Envío Digital
Central American University - UCA  
  Number 216 | Julio 1999




Nitlápan-Envío team


Early on the morning of June 30, Costa Rican armed forces violently evicted 150 Nicaraguan families (1,500 people, many of them children) from their homes in a squalid settlement south of San José, then pulled down the shacks themselves. The dwellers had supposedly bought the property from a Costa Rican, but he had swindled them, and the resulting property conflict provided the official justification for the eviction.

Two days later, 33 of the Nicaraguans were unjustly deported, having suffered even further degrading treatment. Most members of the group had been living in the country for years and were in the process of obtaining legal residence, a possibility opened by the migratory amnesty the Costa Rican government had offered to undocumented residents who had been in the country for a certain period of time.

The Costa Rican government is using the eviction and the wave of deportations announced immediately afterwards to pressure its Nicaraguan counterpart, which it has also publicly deprecated, to gain advantages in its pretensions to the Nicaraguan-owned Río San Juan, which defines the eastern border between the countries.

The incident provoked a new crisis in the longstanding debate over the river. This time, Costa Rica raised the stakes by announcing that it would submit the issue to international arbitration, while Nicaragua countered by warning that it would take Costa Rica to the Inter-American Human Rights Commission for violating the rights of Nicaraguans in that neighbor country, especially the people most recently deported. It is estimated that half a million Nicaraguans work either permanently or seasonally in Costa Rica, legally or illegally. Paradoxically these “poorest of the poor” explain more than any other factor the “stability” of the Alemán government's inequitable economic project, in that they exert no pressure on Nicaragua's high unemployment rates and even send money back to their relatives.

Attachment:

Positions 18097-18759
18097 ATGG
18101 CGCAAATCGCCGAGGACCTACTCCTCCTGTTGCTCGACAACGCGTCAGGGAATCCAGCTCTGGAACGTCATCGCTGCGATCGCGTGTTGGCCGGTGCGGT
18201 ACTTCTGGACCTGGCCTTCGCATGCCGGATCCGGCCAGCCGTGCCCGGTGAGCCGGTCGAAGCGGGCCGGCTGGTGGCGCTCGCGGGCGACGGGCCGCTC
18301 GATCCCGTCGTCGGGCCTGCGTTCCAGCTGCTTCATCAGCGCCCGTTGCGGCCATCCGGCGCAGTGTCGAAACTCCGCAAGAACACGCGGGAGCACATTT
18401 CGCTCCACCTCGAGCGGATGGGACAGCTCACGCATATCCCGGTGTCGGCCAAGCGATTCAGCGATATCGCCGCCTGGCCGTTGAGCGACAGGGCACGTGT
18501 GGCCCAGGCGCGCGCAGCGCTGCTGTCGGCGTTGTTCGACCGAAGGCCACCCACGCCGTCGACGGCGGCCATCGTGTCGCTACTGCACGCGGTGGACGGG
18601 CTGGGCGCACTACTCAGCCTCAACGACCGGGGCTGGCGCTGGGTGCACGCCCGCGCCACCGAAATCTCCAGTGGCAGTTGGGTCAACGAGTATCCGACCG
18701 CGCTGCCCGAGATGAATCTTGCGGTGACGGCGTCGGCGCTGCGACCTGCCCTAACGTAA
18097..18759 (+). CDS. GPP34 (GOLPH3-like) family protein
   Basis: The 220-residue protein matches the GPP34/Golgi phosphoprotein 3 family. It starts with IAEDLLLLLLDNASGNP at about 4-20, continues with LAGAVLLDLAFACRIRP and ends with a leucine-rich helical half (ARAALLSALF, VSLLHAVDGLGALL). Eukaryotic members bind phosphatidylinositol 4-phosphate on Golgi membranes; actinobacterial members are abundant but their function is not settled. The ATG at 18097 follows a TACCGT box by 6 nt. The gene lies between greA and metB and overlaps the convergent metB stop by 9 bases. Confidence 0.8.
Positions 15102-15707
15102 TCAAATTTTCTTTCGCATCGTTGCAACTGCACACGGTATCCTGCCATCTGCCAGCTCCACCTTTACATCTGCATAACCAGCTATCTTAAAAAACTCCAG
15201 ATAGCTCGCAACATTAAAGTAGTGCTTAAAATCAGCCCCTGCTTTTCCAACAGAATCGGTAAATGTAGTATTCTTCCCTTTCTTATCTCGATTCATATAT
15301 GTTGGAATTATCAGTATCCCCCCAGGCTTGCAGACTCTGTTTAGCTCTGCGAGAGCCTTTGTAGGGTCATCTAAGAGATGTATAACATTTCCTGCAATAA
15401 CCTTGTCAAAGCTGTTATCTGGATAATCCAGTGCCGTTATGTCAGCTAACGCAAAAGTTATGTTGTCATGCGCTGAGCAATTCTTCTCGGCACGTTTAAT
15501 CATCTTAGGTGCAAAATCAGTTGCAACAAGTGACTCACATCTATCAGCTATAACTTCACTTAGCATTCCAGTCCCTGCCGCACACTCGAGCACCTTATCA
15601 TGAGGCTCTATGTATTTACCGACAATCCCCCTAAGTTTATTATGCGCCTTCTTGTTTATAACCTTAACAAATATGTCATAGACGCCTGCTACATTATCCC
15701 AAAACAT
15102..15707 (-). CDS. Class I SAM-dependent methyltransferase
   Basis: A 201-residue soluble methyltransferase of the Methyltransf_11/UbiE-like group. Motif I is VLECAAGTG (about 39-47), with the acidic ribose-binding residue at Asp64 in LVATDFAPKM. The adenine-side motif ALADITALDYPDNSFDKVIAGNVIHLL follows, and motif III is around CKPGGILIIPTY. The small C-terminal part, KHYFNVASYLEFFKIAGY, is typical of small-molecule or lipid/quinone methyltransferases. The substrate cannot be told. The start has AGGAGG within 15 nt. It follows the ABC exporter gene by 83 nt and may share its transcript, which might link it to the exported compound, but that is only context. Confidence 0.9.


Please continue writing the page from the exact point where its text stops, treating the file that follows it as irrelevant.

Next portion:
President Alemán made a big deal of announcing that, as of July 11, the Liberal anniversary, the controlled slide of the córdoba-dollar exchange rate would slow from 12% to 9% annually. Caught up in the formality, Alemán lost the thread of his economic explanation. First he confused two quite distinct economic concepts—inflation and devaluation.

To make matters worse, he claimed that reducing the exchange rate “slide”—a nice-sounding euphemism to candy-coat the fact that the movement is almost inevitably downward—would increase Nicaraguans' real salary by nothing less than 25%! He would have trouble even claiming he missed a decimal point and that it should have read 2.5%, since it is hard to see how any córdoba devaluation could increase the buying power of people paid in córdobas.


In the middle of June, the Superintendency of Banks intervened the Guatemalan-run BANCOSUR, one of 13 banks in the national private financial system, after accusing it of fraudulent operations to a total of $8 million. The bank had deceitfully been diverting funds to the personal businesses of two of its board members in Guatemala. Both men turned themselves in to the police after spending several days on the run. The judicial unfolding of the case began to reveal a murky and complex interweaving of interests which, given the climate of impunity prevailing in both countries, may never be satisfactorily unraveled.

More Land to the President

It was also revealed at the end of June that GENINSA, President Alemán's family consortium, had bought over 125 acres of land in December from a cooperative in Tola, Rivas. That deal brings the family's total holdings to 3,170 acres in that area alone, which flanks the route of the proposed dry canal. The land was purchased from the cooperative, which was deeply in debt to a state bank, at less than $120 an acre, but its value is expected to skyrocket with the construction of that mega-project. The indictment against Arnoldo Alemán for failing to account to the Office of Comptroller General (CGR) for his continually increasing holdings is still pending, but no date has yet been set for the hearing.